What it Costs You to Not Collaborate

19 August 2020All, Collaboration, Constructionresponsibility, Schedules, trust, workforce development


What it Costs You to Not Collaborate

Construction is one of the largest contributors to the U.S. economy, with an average of $1.3-trillion per year in new and refurbished structures alone. While construction is a financial business, it’s also a relationship business based upon trust.

Autodesk and FMI (Fails Management Institute) surveyed 2,500 construction professionals worldwide about collaboration and published the findings in the 2020 industry report, “Trust Matters: The High Cost of Low Trust.”

Trust is having confidence in others. In business, trust is knowing that you will get what you need from others because their behavior and output are consistent. In construction, trust can be internal among employees and managers and external with organizations and subcontractors involved in a project.

Trust was more common decades ago, before the complications caused by a remote workforce and teams positioned in other geographic locations.

However, it’s still worth building and nurturing collaborative relationships so you don’t miss out on the following benefits of trust-based collaboration.


Collaboration based on trust and relationships not only benefits the project, it benefits the company long-term in repeat business and loyalty. It’s much less expensive to perform repeat business for existing customers than to acquire new customers. The savings are realized because you’ve already invested in developing the customer relationship, aligned your billing process to their needs and adapted your technology to meet their requirements. In addition, existing customers will often pay a premium to work with you, because through their relationship with you, they know they can rely on you to deliver. Repeat business is more common for firms that operate with high-trust environments.


Trust within an organization depends on finding solutions to problems rather than assigning blame. A culture based on transparency in collaboration provides employees with the job security they want and is a natural segue to a stronger commitment to the company. When problems are handled this way consistently, employees are more willing to give their opinions about what’s not working, thus helping improve the project and company processes overall.

For a closer look at healthy business culture, check out Bridging the Gap episode 33 with Jake Olsen, “Your Personality and the Team.”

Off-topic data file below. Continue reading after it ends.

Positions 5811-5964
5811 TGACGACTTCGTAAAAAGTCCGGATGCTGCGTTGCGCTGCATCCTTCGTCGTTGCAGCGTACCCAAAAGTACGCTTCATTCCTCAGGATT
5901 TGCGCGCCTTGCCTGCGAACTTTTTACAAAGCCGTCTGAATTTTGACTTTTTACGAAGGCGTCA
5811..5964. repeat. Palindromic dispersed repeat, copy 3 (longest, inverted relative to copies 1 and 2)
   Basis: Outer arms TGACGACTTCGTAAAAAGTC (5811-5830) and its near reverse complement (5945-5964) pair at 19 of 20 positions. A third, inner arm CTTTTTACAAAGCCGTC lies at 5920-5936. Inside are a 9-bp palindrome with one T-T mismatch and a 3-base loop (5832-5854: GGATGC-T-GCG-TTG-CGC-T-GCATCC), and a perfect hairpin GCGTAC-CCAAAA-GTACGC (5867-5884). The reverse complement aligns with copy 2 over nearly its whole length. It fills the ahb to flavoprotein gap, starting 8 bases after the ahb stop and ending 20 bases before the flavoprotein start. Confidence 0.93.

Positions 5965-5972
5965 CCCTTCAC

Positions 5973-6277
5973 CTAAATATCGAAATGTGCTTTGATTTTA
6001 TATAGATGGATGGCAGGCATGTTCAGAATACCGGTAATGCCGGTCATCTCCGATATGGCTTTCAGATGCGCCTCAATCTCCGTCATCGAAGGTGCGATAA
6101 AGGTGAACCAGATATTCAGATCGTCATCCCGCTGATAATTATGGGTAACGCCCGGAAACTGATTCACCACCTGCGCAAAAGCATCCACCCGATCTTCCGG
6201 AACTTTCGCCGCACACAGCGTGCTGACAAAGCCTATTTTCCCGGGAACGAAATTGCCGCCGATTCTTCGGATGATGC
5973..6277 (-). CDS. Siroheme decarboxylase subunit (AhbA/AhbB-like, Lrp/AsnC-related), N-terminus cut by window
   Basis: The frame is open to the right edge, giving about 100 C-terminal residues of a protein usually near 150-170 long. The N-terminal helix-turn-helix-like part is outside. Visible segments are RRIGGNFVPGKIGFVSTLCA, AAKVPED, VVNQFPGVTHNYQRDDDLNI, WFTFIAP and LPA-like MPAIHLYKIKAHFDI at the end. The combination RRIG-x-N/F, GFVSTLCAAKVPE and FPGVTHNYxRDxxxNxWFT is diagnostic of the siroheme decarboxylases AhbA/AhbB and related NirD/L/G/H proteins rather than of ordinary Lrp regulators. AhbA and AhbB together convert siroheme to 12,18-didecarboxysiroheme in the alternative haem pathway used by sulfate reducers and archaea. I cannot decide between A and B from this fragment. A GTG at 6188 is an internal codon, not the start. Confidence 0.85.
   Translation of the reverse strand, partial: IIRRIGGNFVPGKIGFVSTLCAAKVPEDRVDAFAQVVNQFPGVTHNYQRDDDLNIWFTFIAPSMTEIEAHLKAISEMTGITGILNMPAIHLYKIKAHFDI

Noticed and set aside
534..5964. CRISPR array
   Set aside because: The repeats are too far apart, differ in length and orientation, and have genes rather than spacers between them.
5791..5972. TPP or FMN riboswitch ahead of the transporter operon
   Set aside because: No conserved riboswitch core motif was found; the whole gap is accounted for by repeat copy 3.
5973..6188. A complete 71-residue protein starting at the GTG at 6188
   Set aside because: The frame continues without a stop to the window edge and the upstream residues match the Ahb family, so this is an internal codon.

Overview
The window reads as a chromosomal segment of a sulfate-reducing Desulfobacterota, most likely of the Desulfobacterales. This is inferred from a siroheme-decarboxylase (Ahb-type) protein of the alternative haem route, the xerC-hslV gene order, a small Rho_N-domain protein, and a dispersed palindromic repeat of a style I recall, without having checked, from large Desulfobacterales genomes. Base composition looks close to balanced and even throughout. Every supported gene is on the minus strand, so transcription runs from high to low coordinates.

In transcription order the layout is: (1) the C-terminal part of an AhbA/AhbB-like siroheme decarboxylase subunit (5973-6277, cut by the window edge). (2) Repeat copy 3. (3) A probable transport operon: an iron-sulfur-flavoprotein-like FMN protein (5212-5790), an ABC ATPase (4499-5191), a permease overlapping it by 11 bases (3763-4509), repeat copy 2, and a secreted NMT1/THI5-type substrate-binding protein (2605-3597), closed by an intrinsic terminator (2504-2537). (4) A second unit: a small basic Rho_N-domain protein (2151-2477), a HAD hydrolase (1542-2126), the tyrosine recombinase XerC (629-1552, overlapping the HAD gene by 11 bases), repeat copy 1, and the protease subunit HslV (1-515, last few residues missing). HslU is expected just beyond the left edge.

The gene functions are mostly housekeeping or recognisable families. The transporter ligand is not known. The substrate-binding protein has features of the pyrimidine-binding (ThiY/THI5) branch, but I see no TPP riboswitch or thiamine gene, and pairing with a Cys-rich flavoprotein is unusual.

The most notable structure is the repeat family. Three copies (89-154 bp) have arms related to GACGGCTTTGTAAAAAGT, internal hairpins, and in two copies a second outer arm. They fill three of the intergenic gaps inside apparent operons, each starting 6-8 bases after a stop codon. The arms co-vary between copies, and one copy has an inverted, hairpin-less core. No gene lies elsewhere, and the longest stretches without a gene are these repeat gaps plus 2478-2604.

With collaboration based on trust, companies can finesse a project’s details and are more likely to complete it on time. The report points out that busted schedules can cost a company an average of 17% against its revenues. Companies with a high level of trust internally can have corporate-wide confidence in meeting project schedules. Employees know they can depend on each other for quality data and communication, and company management knows it can rely on its employees and contractors to collaborate successfully to meet project deadlines.


Collaboration enables teams and team members to engage and take responsibility. An important step in the construction project is to identify each worker’s roles and duties. Most workers will go the extra mile to achieve their work when they understand what they’re responsible for. This empowers them to grow, make decisions and often perform more than what’s expected. Collaboration makes individuals privy to the bigger picture – the common goal – and their part in it. Collaboration is especially important in the field, because those teams make the project happen.


Another benefit of internal relationships that foster collaboration is the retention of talent. Skilled construction labor is at a premium worldwide. The study found that companies with the highest level of trust among employees also had the lowest turnover rates. This not only provides continuity on projects, it saves the company up to one-third of a person’s salary to replace them if they quit – including severance pay, recruitment and training.

From repeat business and better schedules to improved employee performance and retention, trust plays such an important part in collaboration, and collaboration plays a vital role in making the construction industry more productive. Therefore, it’s increasingly important for every company to explore ways to improve internal and external relationships based on trust.

If you’re looking for a technology partner you can trust, contact Applied Software today. The experts of Applied know your industry, and they can help you champion innovation at your company.



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